Below: Pinotage, 7B+.
Photo: Jon Butters
Below: Creaky Heights, 6C+.
Photo: Jon Butters
Contributed by: Mina Leslie-Wujastyk
With snow falling around the alps in sporadic showers; resulting in fresh lines and winter clothing, our favourite season is coming and is so close we can feel it!
This brings us to our favourite month- October is here! The eagerly awaited ski competitions, Jams, The Ride Film Festival, The Ski & Snowboard Show, The Freeze Festival and of course our very own FREESKI FILM FESTIVAL 2011!
So those all important details again:
Where : The Walkabout (Next to O2 empire), Shepherds Bush, London, W12 8QE
When: 27th October 2011 (Night before Relentless Freeze), 6pm – close
Who: 16+ (Under 18’s must be accompanied by someone 18+ who is willing to sign as responsible)
What: A film screening and premiere of the latest International, European and UK freeski films! An amazing social for all with 8 films over 6 hours!! A raffle and loads of free giveaways!!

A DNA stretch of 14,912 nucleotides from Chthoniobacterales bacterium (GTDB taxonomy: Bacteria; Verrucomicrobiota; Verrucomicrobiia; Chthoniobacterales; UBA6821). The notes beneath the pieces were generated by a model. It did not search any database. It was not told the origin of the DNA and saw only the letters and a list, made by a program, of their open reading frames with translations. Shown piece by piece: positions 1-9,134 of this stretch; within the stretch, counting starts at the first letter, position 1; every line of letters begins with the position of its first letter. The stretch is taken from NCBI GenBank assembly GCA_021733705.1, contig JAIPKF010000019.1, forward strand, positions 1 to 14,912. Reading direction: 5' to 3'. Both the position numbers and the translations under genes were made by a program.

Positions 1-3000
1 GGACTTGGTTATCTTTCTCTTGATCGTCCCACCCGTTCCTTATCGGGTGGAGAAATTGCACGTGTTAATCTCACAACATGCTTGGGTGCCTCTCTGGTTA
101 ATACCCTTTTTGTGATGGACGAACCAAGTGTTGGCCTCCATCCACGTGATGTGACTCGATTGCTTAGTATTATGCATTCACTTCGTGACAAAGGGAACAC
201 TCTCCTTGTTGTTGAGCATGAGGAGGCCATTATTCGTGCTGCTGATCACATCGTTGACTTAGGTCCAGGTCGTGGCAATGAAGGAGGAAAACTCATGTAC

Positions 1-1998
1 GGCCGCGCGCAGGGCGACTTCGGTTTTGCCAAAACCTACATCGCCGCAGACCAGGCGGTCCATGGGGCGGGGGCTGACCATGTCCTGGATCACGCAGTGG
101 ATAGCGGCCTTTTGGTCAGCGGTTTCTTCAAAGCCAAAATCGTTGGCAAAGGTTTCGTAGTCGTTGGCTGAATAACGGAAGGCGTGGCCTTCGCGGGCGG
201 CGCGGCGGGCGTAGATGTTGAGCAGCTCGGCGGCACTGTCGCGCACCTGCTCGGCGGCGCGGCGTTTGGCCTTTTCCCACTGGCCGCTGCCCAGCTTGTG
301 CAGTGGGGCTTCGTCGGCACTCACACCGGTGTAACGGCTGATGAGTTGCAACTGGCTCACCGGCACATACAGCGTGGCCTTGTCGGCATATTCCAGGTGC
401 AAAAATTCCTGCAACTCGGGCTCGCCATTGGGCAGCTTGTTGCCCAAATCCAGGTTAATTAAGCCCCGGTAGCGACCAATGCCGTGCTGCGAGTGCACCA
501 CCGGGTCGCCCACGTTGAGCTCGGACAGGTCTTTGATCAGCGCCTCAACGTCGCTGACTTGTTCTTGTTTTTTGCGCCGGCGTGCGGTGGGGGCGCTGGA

We have been amazed once again by our supporters this year and their donations to the raffle and our box of free give-aways - which is ever growing! We have skull candy headphones, t-shirts, beanies, hoodies, dvd’s, signed goods, outerwear jackets and so many pairs of ski’s!! Every entry ticket purchased puts you into the raffle for a chance to win one of our amazing prizes and we will be throwing out freebies all night
So a huge thanks to Monster Energy, Atomic, Ski Bartlett, Salomon, Arc’teryx, Huck Cancer Foundation, Fork Tree Ski’s, Big Boy Bean Bags, Ski Film Review, NewSchoolers, Ski Club GB, Fall Line, Soul Sports, Natives and AMC Development.Photo Courtesy of Scott Kells 2010
In fact one our sponsors is doing an amazing 10% discount prior to the event kicking off! For all the latest film titles and the classics too go to www.skifilmreview.com and at the checkout quote AMCSKIFESTIVAL